When it comes to rare watches, the Rolex “Deep Sea Special” ranks high up on the list. It was a timepiece built ahead of its time and it served as the template for future Rolex models.
At the Geneva Watch Auction: XIV held in November 2021, a highly-rare and coveted “Deep Sea Dive” will go under the hammer. It marks a rare occasion for watch collectors to own such a historically significant and unique piece.
The sale, taking place at la Réserve in Geneva on November 5 and 7, will see a historically important, museum quality Rolex “Deep Sea Special” in stainless steel and gold ultra-deep dive wristwatch with centre seconds go under the hammer. The model was made in 1965 and has never before been publicly available for purchase.
“The Deep Sea Special fully deserves the Special in its name, the sheer idea of a watch that can withstand a dive of 10,000 meters (10 km) is simply mind boggling,” explains Alexandre Ghotbi, Head of Watches, Continental Europe, and Middle East. “However, more than the technical aspects and sheer rarity of this piece, it is its historical significance that needs to be highlighted.”
No doubt the timepiece is what helped define what Rolex is today. The technology and the philosophy behind the creation led Rolex to focus on tool watches in general and dive watches in particular.
Without the “Deep Sea Special” there would be no Submariner or Sea Dweller as we know it. The DSS is a watch that was never available for public purchase, and it is assuredly a piece of horological history.
The “Deep Sea Special” can be likened to a Formula One race car in the world of watchmaking – always pushing the boundaries of what is technically possible to achieve feats that no other watch has ever done before. Its tests technologies later benefited serially produced models for commercial use.
It is a ground-breaking model that paved the foundation for dive watches that we know and appreciate so well today. The Rolex “Deep Sea Special” stands at the forefront of deep dive exploration. In 1953, Rolex tested the first prototype by strapping it on to the outside of the Bathyscaphe Trieste Submersible.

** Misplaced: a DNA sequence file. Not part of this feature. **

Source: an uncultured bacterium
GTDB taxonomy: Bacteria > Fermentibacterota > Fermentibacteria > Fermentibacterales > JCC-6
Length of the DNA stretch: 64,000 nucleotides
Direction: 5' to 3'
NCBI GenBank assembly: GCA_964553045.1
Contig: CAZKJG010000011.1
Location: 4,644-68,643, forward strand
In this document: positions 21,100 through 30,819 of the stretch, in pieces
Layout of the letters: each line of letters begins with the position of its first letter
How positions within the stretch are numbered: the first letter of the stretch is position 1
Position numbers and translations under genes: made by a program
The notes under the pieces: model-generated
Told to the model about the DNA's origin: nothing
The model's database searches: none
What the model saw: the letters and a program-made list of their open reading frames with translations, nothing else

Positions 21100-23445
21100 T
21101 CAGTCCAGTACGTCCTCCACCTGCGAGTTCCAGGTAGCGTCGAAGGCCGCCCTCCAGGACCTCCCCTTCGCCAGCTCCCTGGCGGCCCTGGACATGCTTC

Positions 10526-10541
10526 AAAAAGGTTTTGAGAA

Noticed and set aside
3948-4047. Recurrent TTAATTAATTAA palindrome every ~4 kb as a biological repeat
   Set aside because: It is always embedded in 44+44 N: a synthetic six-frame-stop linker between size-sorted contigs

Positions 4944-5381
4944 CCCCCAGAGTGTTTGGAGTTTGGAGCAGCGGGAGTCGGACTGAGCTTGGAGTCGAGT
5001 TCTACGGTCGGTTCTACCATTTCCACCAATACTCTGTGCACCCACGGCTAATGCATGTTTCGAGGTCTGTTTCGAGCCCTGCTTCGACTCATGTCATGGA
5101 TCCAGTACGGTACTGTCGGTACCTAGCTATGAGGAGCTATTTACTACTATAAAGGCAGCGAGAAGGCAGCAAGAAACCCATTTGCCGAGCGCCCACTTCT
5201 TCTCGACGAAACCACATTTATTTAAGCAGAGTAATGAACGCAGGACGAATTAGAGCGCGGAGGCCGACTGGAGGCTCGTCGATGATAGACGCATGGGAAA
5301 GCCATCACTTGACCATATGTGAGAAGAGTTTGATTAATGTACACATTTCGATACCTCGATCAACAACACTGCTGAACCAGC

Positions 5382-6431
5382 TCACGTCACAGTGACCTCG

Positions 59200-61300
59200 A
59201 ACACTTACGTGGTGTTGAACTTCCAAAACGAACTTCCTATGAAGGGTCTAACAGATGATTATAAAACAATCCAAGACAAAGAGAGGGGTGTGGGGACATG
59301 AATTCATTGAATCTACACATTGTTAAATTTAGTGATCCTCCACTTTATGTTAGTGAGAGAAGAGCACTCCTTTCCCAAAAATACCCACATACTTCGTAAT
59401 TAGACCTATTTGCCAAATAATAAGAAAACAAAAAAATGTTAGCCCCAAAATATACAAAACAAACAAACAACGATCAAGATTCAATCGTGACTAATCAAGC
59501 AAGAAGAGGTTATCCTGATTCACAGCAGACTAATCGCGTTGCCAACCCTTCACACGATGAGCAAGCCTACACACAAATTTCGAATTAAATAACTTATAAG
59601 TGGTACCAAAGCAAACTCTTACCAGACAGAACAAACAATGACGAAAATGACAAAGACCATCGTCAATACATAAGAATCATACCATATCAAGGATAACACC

The watch was first tested at 1,080 meters, then submerged to 3,150 meters that same year. Having completed initial tests, Rolex embarked on a second mission in 1960 with a second prototype, pre-testing the new model with a high pressure chamber, tweaking and constantly updating details to improve the watch.
This time, the new “Deep Sea Special” was created to withstand the most extreme conditions, having submerged to over 10,000 meters below sea level, having completed its test in the Marina Trench, the deepest known point on Earth, with Jacques Piccard and Don Walsh.
Following the successful deep dive in 1960, Rolex produced in the subsequent years a commemorative series such as the present watch, numbered 35, in celebration of this incredible achievement and offered to only the most distinguished science, technology and watch museums, along with the most trusted, longstanding retailers and high profile partners and executives who contributed to the development of the model.
Most notably, the “Deep Sea Special” numbered 3, which was strapped to the Bathyscaphe, is currently on display at the Smithsonian Institute in Washington D.C. Other museums include the Beyer Museum, London Science Museum and Piccard Museum Nyon (Switzerland), to name a few.
So rare is this timepiece that it joins the extremely exclusive club, of which 5 of its kind have been sold in the public sphere, with other publicly known examples owned and displayed by storied institutions.
As such, it has been 12 years since the last example has appeared on the market, underscoring its absolute rarity. Considering that the majority of examples are in institutions, there is no telling when another will grace the market.
(Images: Courtesy of Philips)